The City Wall

A 35km long wall surrounding the old city, built by emperor HongWu in the Ming-dynasty, about 600 years ago as a defence work

The remains of the Wall of the city Jinling

Close to the Qinhuai river remains of the walls of the city Jinling are still visible. The walls were erected by king Xiongshang, king of the Chu kingdom when he established the city of Jinling as his capital in 333 BC. The city was later used by emperors of the Eastern Jin dynasty, Song dynasty, Qi dynasty, Liang kingdom and Chen dynasty as their capital

Chaotian Palace (朝天宫)

Chaotian palace is a complex of buildings, in the center of which is the Wen Temple, which was built with precious materials, including yellow glazed tile was from Jingdezhen in Jiangxi province. It was built as an imperial palace in the Ming dynasty, and today it is the Nanjing Municipal Museum. The site of the palace was once the Imperial Central University in Song dynasty of Southern Dynasties.
Chaotian Palace was first built by Emperor Hongwu in late 14th century during the early Ming dynasty. It was used primarily by members of the royalty for "veneration of ancestors" and for the training of their children in court manners and court ceremony. Records show that a metal workshop existed on this spot some 2500 years ago

Ming Xiaoling or Ming Tomb

The Xiaoling Tomb is the mausoleum of Zhu Yuanzhang or emperor Hongwu (1327 - 1398), the first emperor of the Ming dynasty, and Empress Ma (died in 1382). The tomb was originally built in the 14th year of the Hongwu period of the Ming dynasty in 1381 and it is one of the largest ancient imperial mausoleums remaining in China.
The monument has been damaged by war activities several times, however the general lay-out remained unchanged. The existing buildings include Xiama Archway, the Dajin Gate, the Stele Pavilion, the Sacred Path, the Civil and Military Gates, the Imperial Tablet Hall, the Sacrificial Hall, the Rectangular Citadel, the Ming Tower and the Tomb Mound.
The Ming Tomb was the first of new lay-out system for the building, with the court in the front and the residence buildings in the back. This system was followed by all the other imperial mausoleums.

Xiamafang (下马坊), entering the city

In the old times people had to dismount from their horses at Xiamafang (下马坊). The gate gives access to a park nowadays

Observatory

The use of astronomical instruments dates back to more than 3000 years ago. On the tops of the Purple Mountain some instruments remain from the Ming Dynasty (1430) and are on display.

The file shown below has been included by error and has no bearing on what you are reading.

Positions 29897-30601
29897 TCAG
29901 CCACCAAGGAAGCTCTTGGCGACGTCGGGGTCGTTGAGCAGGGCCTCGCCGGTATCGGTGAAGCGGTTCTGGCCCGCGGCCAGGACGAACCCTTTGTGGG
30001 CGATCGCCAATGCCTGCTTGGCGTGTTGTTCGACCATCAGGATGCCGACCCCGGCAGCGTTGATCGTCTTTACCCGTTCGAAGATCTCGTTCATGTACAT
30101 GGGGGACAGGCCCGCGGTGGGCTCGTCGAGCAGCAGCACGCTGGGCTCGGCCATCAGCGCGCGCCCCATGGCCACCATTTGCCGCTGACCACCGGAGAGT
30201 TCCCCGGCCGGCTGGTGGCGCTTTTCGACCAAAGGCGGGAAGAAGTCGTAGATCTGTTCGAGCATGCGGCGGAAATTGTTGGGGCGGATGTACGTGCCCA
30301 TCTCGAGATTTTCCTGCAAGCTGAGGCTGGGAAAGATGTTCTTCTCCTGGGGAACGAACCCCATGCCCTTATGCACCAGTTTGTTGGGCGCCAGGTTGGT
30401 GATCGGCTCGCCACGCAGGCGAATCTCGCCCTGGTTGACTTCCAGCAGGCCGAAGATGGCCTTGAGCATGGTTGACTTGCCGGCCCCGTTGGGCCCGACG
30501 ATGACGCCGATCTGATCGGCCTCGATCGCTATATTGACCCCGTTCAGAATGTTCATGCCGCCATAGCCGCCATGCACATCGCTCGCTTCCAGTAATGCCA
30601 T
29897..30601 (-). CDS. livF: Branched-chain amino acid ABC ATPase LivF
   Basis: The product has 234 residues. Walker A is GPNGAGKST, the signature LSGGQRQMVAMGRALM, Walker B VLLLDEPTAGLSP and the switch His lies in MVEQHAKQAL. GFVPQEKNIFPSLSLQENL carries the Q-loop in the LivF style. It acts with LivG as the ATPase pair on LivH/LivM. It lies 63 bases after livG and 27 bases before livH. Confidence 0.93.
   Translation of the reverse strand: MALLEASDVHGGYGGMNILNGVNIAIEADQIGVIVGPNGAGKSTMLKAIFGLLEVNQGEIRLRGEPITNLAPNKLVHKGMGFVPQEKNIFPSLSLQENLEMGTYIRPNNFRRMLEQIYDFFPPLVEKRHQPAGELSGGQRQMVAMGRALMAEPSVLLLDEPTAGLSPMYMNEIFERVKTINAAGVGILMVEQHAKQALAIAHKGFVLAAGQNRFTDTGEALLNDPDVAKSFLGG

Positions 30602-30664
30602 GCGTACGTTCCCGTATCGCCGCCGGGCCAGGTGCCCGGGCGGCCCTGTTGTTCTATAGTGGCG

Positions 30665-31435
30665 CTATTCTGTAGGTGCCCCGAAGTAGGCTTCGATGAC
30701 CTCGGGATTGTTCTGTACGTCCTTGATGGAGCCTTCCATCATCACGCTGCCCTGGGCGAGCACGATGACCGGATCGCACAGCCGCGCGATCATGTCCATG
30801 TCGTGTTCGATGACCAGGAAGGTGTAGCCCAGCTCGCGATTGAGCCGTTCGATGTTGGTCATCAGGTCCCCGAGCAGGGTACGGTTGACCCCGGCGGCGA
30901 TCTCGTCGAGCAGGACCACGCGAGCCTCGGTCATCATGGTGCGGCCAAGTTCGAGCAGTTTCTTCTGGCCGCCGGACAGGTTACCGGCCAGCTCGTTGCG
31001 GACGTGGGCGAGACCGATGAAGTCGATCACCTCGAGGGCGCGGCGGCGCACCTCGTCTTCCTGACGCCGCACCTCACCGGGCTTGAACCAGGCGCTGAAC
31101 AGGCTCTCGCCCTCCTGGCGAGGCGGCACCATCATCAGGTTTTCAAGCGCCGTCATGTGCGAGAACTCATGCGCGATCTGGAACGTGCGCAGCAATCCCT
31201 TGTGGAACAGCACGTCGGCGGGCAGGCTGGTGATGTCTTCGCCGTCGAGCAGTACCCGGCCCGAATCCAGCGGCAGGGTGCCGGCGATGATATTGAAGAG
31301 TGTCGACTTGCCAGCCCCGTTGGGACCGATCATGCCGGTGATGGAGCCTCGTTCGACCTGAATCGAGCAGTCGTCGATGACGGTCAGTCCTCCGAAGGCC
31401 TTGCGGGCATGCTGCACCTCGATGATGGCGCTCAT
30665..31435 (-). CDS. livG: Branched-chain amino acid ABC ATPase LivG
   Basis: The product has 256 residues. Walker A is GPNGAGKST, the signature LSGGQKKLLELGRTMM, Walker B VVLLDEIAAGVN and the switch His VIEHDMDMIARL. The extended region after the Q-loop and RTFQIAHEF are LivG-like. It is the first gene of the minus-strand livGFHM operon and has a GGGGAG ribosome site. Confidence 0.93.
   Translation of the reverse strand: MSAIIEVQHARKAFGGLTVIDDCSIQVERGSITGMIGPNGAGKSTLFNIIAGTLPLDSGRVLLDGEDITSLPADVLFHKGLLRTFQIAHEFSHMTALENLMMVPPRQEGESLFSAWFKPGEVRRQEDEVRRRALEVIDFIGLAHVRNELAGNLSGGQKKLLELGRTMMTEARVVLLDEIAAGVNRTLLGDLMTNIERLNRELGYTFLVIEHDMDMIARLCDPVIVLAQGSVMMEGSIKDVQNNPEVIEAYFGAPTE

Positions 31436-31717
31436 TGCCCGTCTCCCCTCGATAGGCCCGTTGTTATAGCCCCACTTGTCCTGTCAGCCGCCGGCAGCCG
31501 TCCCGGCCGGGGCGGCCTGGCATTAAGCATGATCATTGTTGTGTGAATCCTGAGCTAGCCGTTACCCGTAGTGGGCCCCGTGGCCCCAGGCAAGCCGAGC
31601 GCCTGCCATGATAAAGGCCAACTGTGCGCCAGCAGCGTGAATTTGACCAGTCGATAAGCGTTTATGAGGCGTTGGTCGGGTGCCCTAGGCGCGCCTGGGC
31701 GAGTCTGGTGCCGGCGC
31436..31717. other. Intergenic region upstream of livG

The Purple Mountain Observatory (Zijinshan Astronomical Observatory) is the most well-known observatory in China. Situated on the third peak of the Purple Mountain, the observatory was established in 1926 and is now under direction of Chinese Academy of Sciences. It has been listed as one of the highest ranking research institutions for astronomy and space sciences since then. It also opens to public as a tourist destination.

Sanshan garden (三山园)

This house, office and garden belonged to a high government official. It was given as a reward for services by the emperor. The house and garden date back to the 19th century. It is located not far from the Fuzi Temple area and has a metro station named after it.
Currently it is attracting people mainly by its beautiful gardens. In some of the buildings exhibitions are created and the history of the location is explained in more detail

Sun Yat Sen (孫逸仙), the first president of the republic of China

In 1912 Sun Yat-sen (孫逸仙), leader of the Kuomintang party, became the first president of the Republic of China after the fall of the Qing dynasty. Sun wanted to reform China into a modern, western oriented society and introduce democracy. The presidential palace can be found in the centre of Nanjing, a mausoleum was built in 1926 not long after his quite unexpected death. The mausoleum is built on a peak of the purple mountain, not far from the tomb of the first Qing emperor.
Adjacent to the (former) presidential palace is now a spot named 1912, with a lot of bars, restaurants, and clubs.

After his death a Mausoleum was built on one of the tops of the Purple Mountain

The Chiang Kai Shek (蒋介石) period

After the death of Sun Yat-sen, Chiang Kai-Shek took his position and led the Kwomintang party. Chiang Kai-Shek then lived in Nanjing together with his wife Song Meiling. When Chiang Kai-Shek had to flee from China and took refuge in Taiwan, his wife stayed in Nanjing and continued living in her house on the foot of the purple mountain. The house is now open to visitors

Song Meiling's house

Song Meiling, the wife of Chang Kai-Shek, lived in this house until she died, even after her husband left for Taiwan

Linggu Pagoda and Tan YanKai Tomb

During the time of the first republic several monuments were build. Here you will see the Linggu Pagoda and the tomb of Tan YanKai, a prominent government official and president of the Republic of China in 1928. The Pagoda used to be a memorial tower of the "Revolutionary Army".
The Linggu Pagoda received its name from the nearby temple complex, Linggu Temple

The first bridge, connecting north and south Nanjing

The first bridge, connecting north and south Nanjing, was opened in 1968 by Mao Zedong. It is a constuction of steel with two decks. The lower deck is used by trains. The landside stands are decorated with typical socialistic style sculptures, glorifying labor. Note the references to the book of Mao Zedong, the famous "red book"